The long-term opportunity for Tesla has broadened since LTGG’s first investment in 2013. Elon Musk’s ‘Master Plan’, penned in 2006, was to create a low- volume car, use that money to develop a medium-volume car at a lower price, and then use that money to create an affordable, high-volume car. With the last step of this plan in train, the focus has shifted to creating self-driving capability for their entire fleet through machine learning.
© Bloomberg/Getty Images.
Tesla now has data from over three billion miles driven using its ‘Autopilot’ system. It took them four years to get to one billion, and less than a year to double that number.
The self-driving opportunity for Tesla may be seriously underestimated. This is natural as it has little to do with the operational aspects of car production on which most analysts focus. Developing self-driving is mainly a data problem. In simple terms, if enough visual data is collected from the eight ‘surround cameras’ fitted on every Tesla vehicle, the company’s algorithms will eventually be able to perceive the world as we do in real time, and drive from point A to B safely. Tesla now has data from over three billion miles driven using its ‘Autopilot’ system. It took them four years to get to one billion, and less than a year to double that number. Progress is rapid.
An annual subscription to a fleet of Tesla self-driving vehicles is likely to be a compelling offer. Tesla’s margins would look more like those of a software business than of a traditional car company should this come to fruition. Tesla’s long-term success has as much, if not more, to do with AI advances than with the mechanics of car production.
China is committed to becoming the world leader in AI by 2030. With an online population of over 800 million, three times that of the US, large-scale data collection is effortless. This is not surprising in a country where citizens worry less about privacy and censorship. Less than a decade ago, China and the US were developing AI capabilities at similar rates. That is now a distant memory.
In November 2017, China’s Ministry of Science and Technology announced that the nation’s first wave of open AI platforms will rely on Alibaba for Smart Cities technology and Tencent for medical imaging and diagnostics.
Rapid development in China is nothing new. It’s part of the reason why Baillie Gifford recently opened a research office in Shanghai. Many products and services in China now have no US analogue, with some Chinese-born ideas now going global.
Employees work at Pinduoduo headquarters on July 25, 2018 in Shanghai, China.
© Visual China Group/Getty Images.
Alibaba’s ‘City Brain’ crunches data from cameras, sensors, social media feeds, and government data. Algorithms are then used to predict outcomes across healthcare, urban planning, traffic management, and more. Clearly Alibaba is more than just a leading ecommerce platform.
Tencent aspires to becoming a leader in personalised medicine using AI. With around 40,000 medical institutions on its messaging service WeChat, as well as several thousand that accept WeChat payments, Tencent has access to a treasure trove of consumer data to help train its algorithms. Its aspiration to become a digital assistant to all industries may not be so outlandish given the firm’s laser focus on developing AI capabilities. It’s YouTu lab, a leader in machine learning, aims to help them achieve this goal.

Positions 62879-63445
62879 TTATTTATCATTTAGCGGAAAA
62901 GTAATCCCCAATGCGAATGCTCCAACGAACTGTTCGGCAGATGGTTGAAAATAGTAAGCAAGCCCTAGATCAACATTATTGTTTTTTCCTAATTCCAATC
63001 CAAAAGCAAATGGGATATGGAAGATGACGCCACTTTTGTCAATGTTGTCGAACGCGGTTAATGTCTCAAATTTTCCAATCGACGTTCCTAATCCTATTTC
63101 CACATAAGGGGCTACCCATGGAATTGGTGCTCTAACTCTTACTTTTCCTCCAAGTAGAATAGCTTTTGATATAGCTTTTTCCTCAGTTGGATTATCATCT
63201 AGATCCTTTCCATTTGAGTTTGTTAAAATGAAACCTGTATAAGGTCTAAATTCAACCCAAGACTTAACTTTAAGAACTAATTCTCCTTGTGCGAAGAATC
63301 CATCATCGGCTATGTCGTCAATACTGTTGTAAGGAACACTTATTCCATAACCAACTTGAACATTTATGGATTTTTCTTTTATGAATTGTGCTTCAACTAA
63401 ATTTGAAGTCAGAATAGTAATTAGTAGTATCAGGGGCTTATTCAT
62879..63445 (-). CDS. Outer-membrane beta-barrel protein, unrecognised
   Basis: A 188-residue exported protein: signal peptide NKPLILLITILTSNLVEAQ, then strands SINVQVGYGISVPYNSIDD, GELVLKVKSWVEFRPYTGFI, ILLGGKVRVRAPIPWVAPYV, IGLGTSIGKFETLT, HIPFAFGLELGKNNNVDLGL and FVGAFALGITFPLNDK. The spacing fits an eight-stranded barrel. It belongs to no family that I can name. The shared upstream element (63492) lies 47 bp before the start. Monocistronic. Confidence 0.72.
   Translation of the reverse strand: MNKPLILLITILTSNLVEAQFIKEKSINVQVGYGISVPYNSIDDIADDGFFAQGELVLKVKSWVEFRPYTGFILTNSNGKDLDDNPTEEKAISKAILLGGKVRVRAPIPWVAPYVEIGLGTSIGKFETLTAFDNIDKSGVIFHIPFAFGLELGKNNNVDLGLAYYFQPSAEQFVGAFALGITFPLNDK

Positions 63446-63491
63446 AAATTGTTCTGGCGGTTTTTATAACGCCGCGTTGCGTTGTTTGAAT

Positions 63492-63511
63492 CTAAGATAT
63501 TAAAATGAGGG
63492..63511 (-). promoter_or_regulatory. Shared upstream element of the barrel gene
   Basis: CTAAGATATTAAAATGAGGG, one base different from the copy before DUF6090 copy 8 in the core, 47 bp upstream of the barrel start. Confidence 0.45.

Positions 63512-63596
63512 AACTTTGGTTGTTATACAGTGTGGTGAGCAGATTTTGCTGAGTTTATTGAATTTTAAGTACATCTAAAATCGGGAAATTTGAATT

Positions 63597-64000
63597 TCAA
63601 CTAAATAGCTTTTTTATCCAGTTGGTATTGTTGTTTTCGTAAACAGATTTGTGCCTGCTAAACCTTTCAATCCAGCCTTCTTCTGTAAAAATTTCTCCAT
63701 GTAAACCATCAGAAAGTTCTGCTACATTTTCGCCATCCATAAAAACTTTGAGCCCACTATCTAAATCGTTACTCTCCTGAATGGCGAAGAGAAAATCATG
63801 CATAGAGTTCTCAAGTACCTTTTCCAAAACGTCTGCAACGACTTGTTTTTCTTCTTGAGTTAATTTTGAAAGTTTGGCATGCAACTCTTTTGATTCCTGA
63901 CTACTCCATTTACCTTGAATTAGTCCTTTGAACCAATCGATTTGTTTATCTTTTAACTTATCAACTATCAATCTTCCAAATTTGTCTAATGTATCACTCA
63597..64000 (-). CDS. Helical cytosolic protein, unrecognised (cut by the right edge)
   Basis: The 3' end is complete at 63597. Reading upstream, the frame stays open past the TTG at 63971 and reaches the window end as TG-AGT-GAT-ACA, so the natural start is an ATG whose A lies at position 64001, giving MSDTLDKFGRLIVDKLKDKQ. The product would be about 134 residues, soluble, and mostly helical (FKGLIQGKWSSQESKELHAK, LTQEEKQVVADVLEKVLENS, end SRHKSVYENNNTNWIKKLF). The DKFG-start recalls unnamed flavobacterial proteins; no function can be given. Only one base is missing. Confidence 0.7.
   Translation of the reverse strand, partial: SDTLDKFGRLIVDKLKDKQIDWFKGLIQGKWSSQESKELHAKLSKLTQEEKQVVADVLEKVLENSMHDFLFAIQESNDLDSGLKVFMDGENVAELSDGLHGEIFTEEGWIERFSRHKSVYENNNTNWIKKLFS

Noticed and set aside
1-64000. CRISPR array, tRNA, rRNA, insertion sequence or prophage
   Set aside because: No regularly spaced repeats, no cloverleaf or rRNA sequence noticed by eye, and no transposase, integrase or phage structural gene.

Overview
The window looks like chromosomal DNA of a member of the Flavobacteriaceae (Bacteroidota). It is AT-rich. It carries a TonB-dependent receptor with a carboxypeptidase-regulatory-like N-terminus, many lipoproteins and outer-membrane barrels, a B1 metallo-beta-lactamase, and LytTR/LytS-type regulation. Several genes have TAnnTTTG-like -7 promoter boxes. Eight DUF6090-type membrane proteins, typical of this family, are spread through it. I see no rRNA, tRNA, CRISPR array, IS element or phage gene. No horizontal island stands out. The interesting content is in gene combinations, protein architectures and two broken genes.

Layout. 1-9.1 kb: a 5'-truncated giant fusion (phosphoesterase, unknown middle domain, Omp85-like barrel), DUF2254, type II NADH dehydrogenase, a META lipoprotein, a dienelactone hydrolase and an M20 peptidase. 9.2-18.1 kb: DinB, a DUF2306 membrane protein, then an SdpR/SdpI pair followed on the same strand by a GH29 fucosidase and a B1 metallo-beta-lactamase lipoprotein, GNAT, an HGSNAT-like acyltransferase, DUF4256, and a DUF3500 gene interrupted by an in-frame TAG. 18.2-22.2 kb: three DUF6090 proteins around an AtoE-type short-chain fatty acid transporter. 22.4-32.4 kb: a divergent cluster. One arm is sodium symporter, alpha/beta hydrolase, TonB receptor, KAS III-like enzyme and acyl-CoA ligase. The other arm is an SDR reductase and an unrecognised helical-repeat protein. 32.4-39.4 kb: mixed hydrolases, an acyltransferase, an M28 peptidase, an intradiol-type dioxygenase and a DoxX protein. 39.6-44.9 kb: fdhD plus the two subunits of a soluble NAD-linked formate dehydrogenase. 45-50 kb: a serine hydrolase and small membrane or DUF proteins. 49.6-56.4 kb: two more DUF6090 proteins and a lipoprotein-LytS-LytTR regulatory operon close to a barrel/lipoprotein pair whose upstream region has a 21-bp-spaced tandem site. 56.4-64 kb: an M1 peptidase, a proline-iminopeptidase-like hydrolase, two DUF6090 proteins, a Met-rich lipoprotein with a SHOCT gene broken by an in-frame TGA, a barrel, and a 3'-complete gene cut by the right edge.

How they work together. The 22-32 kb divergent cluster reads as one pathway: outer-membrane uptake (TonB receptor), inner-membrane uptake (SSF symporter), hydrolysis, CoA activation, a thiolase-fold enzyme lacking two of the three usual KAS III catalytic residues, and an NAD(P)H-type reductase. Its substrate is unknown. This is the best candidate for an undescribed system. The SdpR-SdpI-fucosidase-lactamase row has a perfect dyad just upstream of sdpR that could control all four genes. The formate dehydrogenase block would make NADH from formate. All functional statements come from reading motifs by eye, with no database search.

Pinduoduo (PDD), only five years old but already China’s second largest ecommerce company with over 500 million active users, is using AI to help farmers meet consumer demand. What was a complex supply chain of warehouses, distributors and retailers, has been disrupted and simplified by PDD to give better terms to the farmer. PDD set up Duo Duo Farms to help it gain the necessary skills to sell directly on the platform, without having to rely on layers of intermediaries. Pinduoduo neatly connects farmers (the first mile) directly with consumers (the last mile).
Meituan-Dianping, the food delivery behemoth, delivers more than 30 million meals per day. It now has over 400 million users on its platform, regularly ordering hot meals. It couldn’t do it without its AI ‘Super Brain’ which integrates real-time computation, offline data processing and machine learning to perform ‘deep sensing’ and build its understanding of the world. All of this results in a better customer experience. Average delivery times have reduced from an hour to 30 minutes in a few years. Not surprising when an abundance of data is collected related to delivery times, pricing and logistics network design.
TikTok, the viral video app owned by ByteDance, is an example of how fast development can happen. TikTok supersedes the traditional feed-and-follow model popularised by Facebook and Instagram. With TikTok, AI comes first. Videos go viral on the platform with ease due to large-scale deep learning algorithms pushing content to interested users. The platform is now a global hit, with over a billion users, all from an app not yet five years old.
With AI becoming intrinsic to the strategy and operations of so many LTGG holdings, we should be optimistic about the potential benefits it can offer companies, but also wary of the associated tensions and biases that could creep in along the way. That’s why we find our partnership with Cambridge University’s Leverhulme Centre for the Future of Intelligence so valuable. It aims to explore the opportunities and challenges of this potentially epoch-making technology, in the short and long term. We look forward to exploring their thoughts on points of tension, such as that between use of personal data to improve services versus respect for privacy and freedom of choice. These issues affect all companies. Solving them is vital to navigating the obstacles that AI could throw up.
The views expressed in this article are those of the Long Term Global Growth Team and should not be considered as advice or a recommendation to buy, sell or hold a particular investment. They reflect personal opinion and should not be taken as statements of fact nor should any reliance be placed on them when making investment decisions.
This communication was produced and approved in June 2020 and has not been updated subsequently. It represents views held at the time of writing and may not reflect current thinking.
Any stock examples and images used in this article are not intended to represent recommendations to buy or sell, neither is it implied that they will prove profitable in the future. It is not known whether they will feature in any future portfolio produced by us. Any individual examples will represent only a small part of the overall portfolio and are inserted purely to help illustrate our investment style.
This article contains information on investments which does not constitute independent research. Accordingly, it is not subject to the protections afforded to independent research and Baillie Gifford and its staff may have dealt in the investments concerned.
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The images used in this article are for illustrative purposes only.